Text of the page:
Wednesday, April 04, 2012

D is for Dory


I wrote this wee poem to honour the dory in my picture from August of 2010:

Buttering the silent water
Bobbing slowly into winter
Buffed curves of poignancy
Burnishing our sweet autumn.

And The Dictionary of Newfoundland English defines “Dory” thus:

A small flat-bottomed boat with flaring sides and a sharp bow and stern, providing both stability in the water and easy stowage in stacks on deck, used esp in fishing with hand-lines and trawls; freq in designations of various sizes of vessel employing such craft: four-dory vessel, etc

The dory was an intrinsic part of the fisher's life for hundreds of years in Newfoundland. They are still used (and built) here and often towed (as they were back then too) behind the long liners. And they are painted in their own distinctive colour – dory buff, a soft golden yellow.

These days there are dory races, incredible to behold. The speed attained by the men at the oars make these flat-bottomed heavyweights sing through the water.

And I was at a funeral here, several years ago, where an empty dory was carried into the church and placed, bottom up, beside the casket. The lump in my throat took a long while to fade.

A continuation in the alphabetical series for April, started here.

16 comments:

  1. That's such a moving post.
    Look forward to your challenge run…
    --Damyanti, Co-host A to Z Challenge April 2012

    Twitter: @AprilA2Z
    #atozchallenge

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  2. That's a beautiful picture, and I love the dory - it is a word I had heard before but always vaguely assumed was a sort of fish (!) oh well I'm a bit wiser now ! :D

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  3. I wonder if it is related to honky dory? Did I spell that correctly?

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  4. Grannymar, I think that it is hunky dory. Anyway, the dory or its counterparts are ubiquitous among the fisherfolk all over the world, be it maritime or for inland water fishing.

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  5. I do love the color of the dory and wonder how they came up with it? It seems like such a poetic color for auch a practical boat. xox

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  6. Do you think the colour is related to the name via the French d'or (of gold)or
    doré (same, I think)?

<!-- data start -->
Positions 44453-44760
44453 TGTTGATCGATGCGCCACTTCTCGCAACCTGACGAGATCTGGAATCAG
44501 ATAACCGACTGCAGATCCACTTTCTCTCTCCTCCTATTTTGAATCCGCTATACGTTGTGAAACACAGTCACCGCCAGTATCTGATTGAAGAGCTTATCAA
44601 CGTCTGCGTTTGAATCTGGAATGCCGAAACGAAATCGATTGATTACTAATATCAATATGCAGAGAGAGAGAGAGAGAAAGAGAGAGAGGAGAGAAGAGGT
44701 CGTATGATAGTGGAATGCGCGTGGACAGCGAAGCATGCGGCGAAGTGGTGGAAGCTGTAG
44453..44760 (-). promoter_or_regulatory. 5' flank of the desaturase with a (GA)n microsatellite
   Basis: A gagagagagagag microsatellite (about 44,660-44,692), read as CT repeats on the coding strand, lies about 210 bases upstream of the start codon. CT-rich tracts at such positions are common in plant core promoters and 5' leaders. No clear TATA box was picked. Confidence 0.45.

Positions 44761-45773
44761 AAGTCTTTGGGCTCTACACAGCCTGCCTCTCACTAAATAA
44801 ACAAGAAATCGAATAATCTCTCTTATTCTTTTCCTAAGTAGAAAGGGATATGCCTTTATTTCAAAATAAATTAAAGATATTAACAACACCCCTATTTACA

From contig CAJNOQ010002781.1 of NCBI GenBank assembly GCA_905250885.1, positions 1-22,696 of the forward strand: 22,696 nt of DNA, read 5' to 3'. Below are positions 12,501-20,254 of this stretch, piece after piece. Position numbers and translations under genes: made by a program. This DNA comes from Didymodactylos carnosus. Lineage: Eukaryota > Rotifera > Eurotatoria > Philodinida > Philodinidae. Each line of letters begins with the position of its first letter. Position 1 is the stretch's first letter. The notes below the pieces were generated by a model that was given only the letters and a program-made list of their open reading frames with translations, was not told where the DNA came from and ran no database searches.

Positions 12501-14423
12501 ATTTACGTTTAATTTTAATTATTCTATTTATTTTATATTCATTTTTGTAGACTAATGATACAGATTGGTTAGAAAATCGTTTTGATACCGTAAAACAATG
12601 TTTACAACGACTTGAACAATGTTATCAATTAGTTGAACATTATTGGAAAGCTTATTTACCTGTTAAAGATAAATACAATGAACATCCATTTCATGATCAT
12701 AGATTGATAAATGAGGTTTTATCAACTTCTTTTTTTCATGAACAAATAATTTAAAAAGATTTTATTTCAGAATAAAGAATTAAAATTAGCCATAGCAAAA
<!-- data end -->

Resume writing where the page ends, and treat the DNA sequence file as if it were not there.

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  7. When I turned 21(long ago) I spent a summer building lapstraked dories at my friend's boat-building business on the Penobscot Bay in Maine. We built our boats from raw,unplaned cedar. The poem is wicked good!

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  8. Thank you Damyanti, quite a pace we're having!
    XO
    WWW

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  9. Jenny:
    Well, fish was close, they were used for fishing!
    XO
    WWW

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  10. GM:
    Well, honky is something else entirely. I see Ramana corrected you!
    But you are one honky woman!
    XO
    WWW

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  11. So there are dorys in India too, Ramana?
    or maybe boats just like ours?
    XO
    WWW

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  12. Irene:
    I'm thinking of painting my house in this colour, it is so warm. My dining room already has it in the upper half of the walls.
    XO
    WWW

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  13. "Origin unknown.Middle English dorre, from Old French doree, from feminine past participle of dorer, to gild, from Late Latin deaurāre : Latin dē-, de- + Latin aurum, gold."

    Well T, looks like you nailed it, this was the only origin reference I could find.

    XO
    WWW

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  14. Marc:
    Then you have huge familiarity with the methodology, sounds like one lovely summer.
    Thanks for the kinds words.
    XO
    WWW

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  15. Yes. They are called by different names in different parts of the country. You must remember that we were a British colony!

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  16. Ramana:
    And speaking as another colonial, the British left their linguistic marks everywhere but both the Irish (galore, smithereens, et al) and the Indians (bungalow, cha, tiffin, et al) left theirs too!
    XO
    WWW

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